Hunter on trail of heir

Malcolm Wallis
Malcolm Wallis

A HEIR hunter is looking to track down a woman who could be a beneficiary of an estate.

Malcolm Wallis is trying to find Amanda Jane Miller, who was born in Hartlepool in 1968, and is believed to have a daughter called Danielle.

She could be a beneficiary of an estate Malcolm is currently involved with.

The 57-year-old is a probate researcher – more commonly known as a heir hunter – and it is his job to hunt down beneficiaries of estates of people who have passed away.

Amanda’s parents were Arnold Miller and Christine Miller but Christine sadly died in 1988.

Malcolm believes that Amanda possibly married a David Watson and lived in the Station Town area around 2004.

But he doesn’t have much more information than that so has now appealed for help from Mail readers.

Malcolm said: “I am currently trying to locate a lady who was born Amanda Jane Miller in Hartlepool in 1968.

“Her parents were Arnold Miller and Christine Miller, formally Thompson.

“Christine Miller died in 1988.

“Amanda possibly married a David Watson and lived in the Station Town area in or about 2004.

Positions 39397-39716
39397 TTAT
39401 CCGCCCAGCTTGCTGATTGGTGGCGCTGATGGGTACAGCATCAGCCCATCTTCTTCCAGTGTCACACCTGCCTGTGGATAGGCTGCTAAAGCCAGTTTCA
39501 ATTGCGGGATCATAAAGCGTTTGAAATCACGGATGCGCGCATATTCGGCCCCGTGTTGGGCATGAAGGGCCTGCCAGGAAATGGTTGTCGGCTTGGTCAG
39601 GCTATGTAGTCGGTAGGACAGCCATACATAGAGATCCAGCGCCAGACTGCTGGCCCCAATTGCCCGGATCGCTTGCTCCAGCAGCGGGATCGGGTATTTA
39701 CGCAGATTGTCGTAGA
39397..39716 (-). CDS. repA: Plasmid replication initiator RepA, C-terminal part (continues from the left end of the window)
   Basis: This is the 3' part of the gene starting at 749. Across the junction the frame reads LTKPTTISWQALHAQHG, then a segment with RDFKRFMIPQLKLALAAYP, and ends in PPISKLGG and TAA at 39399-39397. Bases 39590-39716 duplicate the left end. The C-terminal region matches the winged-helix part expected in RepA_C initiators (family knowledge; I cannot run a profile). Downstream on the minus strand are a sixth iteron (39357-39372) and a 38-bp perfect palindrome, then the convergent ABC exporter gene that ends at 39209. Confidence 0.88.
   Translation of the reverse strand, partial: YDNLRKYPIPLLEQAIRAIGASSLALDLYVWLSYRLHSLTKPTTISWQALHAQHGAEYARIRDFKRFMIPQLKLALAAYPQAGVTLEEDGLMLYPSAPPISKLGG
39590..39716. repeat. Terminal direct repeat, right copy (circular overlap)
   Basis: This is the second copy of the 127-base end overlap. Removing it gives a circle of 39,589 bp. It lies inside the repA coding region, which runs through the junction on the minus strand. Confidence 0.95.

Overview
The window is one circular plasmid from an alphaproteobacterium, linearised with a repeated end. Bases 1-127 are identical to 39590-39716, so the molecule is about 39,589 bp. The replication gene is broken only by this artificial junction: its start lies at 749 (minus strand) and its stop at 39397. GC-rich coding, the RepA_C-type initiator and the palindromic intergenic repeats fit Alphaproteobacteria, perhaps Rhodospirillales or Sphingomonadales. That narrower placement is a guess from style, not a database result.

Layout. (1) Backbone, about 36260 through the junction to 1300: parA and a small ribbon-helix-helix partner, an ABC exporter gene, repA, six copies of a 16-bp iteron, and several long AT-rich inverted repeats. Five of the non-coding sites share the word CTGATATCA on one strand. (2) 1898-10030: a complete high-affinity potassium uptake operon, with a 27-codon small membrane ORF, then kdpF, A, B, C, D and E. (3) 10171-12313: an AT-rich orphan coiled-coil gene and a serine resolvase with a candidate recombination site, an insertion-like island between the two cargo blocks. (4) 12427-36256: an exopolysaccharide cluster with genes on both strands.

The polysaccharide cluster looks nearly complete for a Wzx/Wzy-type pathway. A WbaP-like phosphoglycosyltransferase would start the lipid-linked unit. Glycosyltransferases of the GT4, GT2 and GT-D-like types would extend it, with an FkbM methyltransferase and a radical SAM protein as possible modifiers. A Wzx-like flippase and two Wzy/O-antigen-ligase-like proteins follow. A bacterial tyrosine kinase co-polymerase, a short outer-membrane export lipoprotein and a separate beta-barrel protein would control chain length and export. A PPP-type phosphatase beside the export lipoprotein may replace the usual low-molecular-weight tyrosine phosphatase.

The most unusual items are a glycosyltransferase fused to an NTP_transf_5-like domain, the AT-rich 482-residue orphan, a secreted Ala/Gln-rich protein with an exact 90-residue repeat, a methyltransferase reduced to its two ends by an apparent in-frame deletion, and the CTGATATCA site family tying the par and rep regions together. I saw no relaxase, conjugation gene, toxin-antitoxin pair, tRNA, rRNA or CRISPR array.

“She has a daughter called Danielle.

“She could be a beneficiary of an estate I am currently involved with.”

Malcolm, who searches births, deaths and marriages and the electoral roll, was approached by a Darlington-based solicitor dealing with the estate of the deceased, whose identity has not been released for confidentiality reasons.

There is thought to be 24 beneficiaries and Amanda Miller is the last Malcolm needs to get in touch with.

He said the deceased’s mother was a sister of Amanda’s great-grandfather.

Malcolm, who has a passion for genealogy, set up his own business Lineage Research Limited two years ago.

Malcolm, who is married to Ann and has two grown-up children, said: “It is a nice feeling to go and see the beneficiary and let them know they are in line for some money.

“But there are mixed feelings because obviously a relative of theirs has died or perhaps even a relative they didn’t even know about.”

He has been tracing his own family history for the past 20 years and after 35 years in the construction industry decided it was time for a new challenge.

Malcolm, a former sales manager for the timber importing and joinery industries, added: “Every case is different with some having one beneficiary while another I worked on had 48.

“Obviously the more beneficiaries there are then the longer it takes but I have completed about 20 cases in the past couple of years.”

He receives work in three ways, by searching the Treasury’s bona vacantia list, a public document that lists all those people that have died but have not left their estate to anyone.

The government holds the estate for up to 30 years until it is claimed and if not then it goes into the government’s coffers.

He also receives work through a solicitor or if somebody approaches Malcolm independently.

Anyone with any information about Amanda Jane Miller is asked to call Malcolm on 07538006694.